You get to the appointment, in-person or on the phone. You spend another 20-30 minutes discussing all your details. And you find out that for you, the cost of that policy is $49.71/month. The agent explains that you didn’t meet the criteria in the advertised quote, and recommends you buy $100,000 in coverage for $17.88/month. You’ve come this far, so you accept it. It’s still a good deal, right?

That online quote was likely for a 21-year-old, super-preferred applicant in pristine physical condition. With a mandatory physical exam, bloodwork, and urinalysis to prove that he’s in pristine physical condition. If you read the quote carefully, you’d see that. You’d also see that it’s for just a 10-year term. So yeah, it’s a pretty safe bet for the insurance company to offer a 21-year-old a $500,000, 10-year policy. It’s very likely that this marathon-running, vegan, ex-MLB pitching prospect whose only malady is a bum shoulder will live to see his 31st birthday. Thus, the insurance company made $1,200. And they’ll probably get him to buy a new, more expensive term policy when it’s time to renew.

And they sold you a more expensive policy when you clicked on that link. Along with thousands of others just like you.


I hate all of that. I don’t care if it’s legal. It’s bad business.

When I write you a quote, I’ll explain each of the details to you. I’ll tell you which policies require physicals and/or labs, and which don’t. I’ll tell you the exact pricing guidelines and provide you some recommendations based on what you’re looking for. Your policy will be the right one for you, instead of the one my boss told me to sell to hit my monthly bonus. I don’t have a boss. I’m an independent agent. I work for you.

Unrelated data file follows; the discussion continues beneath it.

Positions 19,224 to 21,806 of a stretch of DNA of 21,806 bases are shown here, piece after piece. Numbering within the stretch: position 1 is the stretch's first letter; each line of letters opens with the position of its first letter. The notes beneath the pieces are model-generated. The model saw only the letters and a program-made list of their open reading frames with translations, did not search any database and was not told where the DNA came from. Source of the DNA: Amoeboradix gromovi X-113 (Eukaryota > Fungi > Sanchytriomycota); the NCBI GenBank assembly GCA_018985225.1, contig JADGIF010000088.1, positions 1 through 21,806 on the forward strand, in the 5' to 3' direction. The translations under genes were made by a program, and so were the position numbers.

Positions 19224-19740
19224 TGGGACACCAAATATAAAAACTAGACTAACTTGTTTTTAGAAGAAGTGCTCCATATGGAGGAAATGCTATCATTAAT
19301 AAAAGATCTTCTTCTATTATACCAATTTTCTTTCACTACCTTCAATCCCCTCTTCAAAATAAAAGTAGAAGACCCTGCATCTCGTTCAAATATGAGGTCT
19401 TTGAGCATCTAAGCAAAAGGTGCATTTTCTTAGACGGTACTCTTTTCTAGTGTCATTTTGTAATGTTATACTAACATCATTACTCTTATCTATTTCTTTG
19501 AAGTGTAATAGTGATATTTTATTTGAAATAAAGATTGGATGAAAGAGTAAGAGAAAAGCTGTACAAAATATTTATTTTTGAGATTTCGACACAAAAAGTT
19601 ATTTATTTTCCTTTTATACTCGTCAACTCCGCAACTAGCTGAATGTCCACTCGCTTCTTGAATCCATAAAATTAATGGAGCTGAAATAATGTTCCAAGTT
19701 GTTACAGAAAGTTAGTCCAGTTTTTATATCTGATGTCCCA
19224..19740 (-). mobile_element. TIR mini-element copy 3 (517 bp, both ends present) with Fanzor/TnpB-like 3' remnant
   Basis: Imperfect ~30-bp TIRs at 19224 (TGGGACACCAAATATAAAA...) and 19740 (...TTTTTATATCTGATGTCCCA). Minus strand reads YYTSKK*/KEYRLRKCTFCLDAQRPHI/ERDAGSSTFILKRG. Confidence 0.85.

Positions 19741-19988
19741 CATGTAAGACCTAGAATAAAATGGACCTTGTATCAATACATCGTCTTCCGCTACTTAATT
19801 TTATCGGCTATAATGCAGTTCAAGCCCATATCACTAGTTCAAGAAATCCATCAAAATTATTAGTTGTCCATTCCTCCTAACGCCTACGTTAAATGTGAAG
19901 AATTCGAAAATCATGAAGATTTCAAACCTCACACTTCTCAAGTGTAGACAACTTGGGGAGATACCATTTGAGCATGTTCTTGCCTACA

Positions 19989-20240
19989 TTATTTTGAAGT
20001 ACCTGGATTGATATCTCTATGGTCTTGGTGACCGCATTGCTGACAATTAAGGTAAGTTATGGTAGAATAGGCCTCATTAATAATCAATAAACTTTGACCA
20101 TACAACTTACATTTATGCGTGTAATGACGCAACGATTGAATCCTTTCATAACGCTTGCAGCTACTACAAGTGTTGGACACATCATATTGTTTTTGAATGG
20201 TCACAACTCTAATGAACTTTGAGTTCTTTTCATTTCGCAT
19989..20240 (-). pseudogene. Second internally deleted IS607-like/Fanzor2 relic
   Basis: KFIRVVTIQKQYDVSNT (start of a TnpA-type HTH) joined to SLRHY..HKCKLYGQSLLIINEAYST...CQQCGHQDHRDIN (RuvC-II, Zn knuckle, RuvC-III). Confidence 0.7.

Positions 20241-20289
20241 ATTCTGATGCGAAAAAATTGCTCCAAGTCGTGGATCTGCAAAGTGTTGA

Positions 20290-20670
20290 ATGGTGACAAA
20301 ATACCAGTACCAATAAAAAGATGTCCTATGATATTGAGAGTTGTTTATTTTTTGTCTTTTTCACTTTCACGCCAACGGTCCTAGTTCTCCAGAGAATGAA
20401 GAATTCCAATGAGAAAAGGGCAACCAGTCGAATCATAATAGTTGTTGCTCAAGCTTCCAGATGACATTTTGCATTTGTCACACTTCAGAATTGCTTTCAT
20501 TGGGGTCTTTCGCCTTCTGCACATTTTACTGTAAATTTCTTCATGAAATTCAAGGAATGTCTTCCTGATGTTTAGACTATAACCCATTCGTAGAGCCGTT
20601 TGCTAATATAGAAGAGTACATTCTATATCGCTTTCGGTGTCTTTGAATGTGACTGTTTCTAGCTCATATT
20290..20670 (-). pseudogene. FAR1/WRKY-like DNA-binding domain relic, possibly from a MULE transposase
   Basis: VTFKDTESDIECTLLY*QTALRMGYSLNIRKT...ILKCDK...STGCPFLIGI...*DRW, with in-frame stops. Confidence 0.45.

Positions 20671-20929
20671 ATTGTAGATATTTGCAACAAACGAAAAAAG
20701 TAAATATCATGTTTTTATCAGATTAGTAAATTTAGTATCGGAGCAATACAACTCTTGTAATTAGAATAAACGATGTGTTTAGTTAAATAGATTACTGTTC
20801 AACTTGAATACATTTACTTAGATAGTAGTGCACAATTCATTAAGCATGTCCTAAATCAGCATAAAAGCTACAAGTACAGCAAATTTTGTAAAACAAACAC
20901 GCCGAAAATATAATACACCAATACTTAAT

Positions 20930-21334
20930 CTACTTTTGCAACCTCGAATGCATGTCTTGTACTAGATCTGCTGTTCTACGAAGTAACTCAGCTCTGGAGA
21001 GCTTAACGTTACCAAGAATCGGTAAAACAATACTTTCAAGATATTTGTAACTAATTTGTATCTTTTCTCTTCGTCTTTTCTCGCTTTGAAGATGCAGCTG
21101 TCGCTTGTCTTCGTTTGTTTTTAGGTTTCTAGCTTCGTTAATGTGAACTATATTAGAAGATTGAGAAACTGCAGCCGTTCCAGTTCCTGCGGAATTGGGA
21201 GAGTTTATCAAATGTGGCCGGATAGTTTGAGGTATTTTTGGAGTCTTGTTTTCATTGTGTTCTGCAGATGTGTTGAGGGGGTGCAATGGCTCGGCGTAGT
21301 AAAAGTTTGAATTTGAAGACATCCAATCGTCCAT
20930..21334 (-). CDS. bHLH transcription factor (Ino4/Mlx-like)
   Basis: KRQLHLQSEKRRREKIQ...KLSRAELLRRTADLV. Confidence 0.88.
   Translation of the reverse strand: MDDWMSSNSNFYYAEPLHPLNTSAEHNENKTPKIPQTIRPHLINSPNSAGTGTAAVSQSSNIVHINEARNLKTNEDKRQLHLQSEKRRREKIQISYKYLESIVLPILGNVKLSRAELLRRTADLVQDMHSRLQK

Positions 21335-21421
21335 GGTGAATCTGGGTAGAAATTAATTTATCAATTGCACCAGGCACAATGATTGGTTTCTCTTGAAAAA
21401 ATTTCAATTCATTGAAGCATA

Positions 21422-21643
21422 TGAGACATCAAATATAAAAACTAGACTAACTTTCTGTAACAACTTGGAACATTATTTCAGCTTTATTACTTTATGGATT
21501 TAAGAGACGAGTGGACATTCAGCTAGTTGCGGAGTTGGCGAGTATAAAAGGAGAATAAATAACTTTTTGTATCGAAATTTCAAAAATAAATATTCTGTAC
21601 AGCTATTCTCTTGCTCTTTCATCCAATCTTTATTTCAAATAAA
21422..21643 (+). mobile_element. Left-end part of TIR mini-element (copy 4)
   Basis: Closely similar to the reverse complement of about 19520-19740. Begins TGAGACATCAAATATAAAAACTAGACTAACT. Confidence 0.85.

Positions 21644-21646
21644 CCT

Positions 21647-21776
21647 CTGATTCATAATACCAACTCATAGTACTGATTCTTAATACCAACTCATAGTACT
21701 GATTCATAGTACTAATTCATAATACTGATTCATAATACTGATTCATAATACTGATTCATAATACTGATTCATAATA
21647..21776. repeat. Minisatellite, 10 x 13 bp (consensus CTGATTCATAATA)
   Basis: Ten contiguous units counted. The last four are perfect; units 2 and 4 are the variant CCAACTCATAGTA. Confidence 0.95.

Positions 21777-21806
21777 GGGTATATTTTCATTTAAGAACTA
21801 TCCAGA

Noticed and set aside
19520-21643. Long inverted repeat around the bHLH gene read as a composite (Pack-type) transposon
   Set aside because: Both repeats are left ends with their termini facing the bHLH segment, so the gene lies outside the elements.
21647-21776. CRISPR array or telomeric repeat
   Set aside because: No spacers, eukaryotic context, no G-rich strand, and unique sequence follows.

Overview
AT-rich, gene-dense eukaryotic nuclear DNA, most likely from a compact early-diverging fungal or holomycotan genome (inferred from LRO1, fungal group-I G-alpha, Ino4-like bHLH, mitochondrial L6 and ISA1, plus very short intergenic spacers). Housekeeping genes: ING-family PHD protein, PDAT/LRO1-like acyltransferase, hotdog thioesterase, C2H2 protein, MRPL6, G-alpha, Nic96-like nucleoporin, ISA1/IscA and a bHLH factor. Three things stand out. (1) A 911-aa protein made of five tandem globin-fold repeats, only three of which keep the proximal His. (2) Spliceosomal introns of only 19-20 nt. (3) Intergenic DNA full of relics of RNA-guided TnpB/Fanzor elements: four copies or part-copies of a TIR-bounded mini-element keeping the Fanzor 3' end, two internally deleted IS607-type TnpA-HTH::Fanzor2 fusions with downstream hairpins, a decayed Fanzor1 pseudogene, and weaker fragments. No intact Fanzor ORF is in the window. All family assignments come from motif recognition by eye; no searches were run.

I won’t be at the top of the Google search results. But I should be at the top of your search for good insurance.

As a former teacher, I’ll make each of the policy details easy to understand. I’ll give you the information you need to make an informed decision that’s the right one for your family. As a former teacher, I also despise high-pressure sales tactics. I’m not going to harass you or push you into making a decision on the spot. Most importantly, when you need to use that policy, in life’s darkest times, you won’t have to call the robotic menu of your insurance company. You’ll call me. I’ll pick up the phone and walk with you down that dark road. Furthermore, if you’ve received a quote from asking the Internet, I’ll let you know if it’s a good idea. Free of charge. You let me know what the Internet said. I’ll show you options from the eight carriers I work with as an independent agent. You can see if it’s the right move for you.

That’s the Lurz Insurance way of doing business. It’s not flashy. But in my opinion, it’s the right way to sell insurance.

If you’re looking for life, supplemental health, disability, or long-term care insurance, give me a call or email and I’ll walk you through your options. No bait. No hooks. No games.

Rudolph Lurz is a former teacher and football coach with over a decade of experience in education and a doctorate in Administrative & Policy Studies. His insurance firm offers options from numerous national carriers such as AFLAC, AIG, Americo, Mutual of Omaha, John Hancock, Foresters, Prosperity Life and Athene Annuities. He is licensed and insured in Virginia, West Virginia, Pennsylvania, Illinois, and Florida (and can provide referrals for customers in other states). He lives in Roanoke, VA with his wife, daughter, and cat.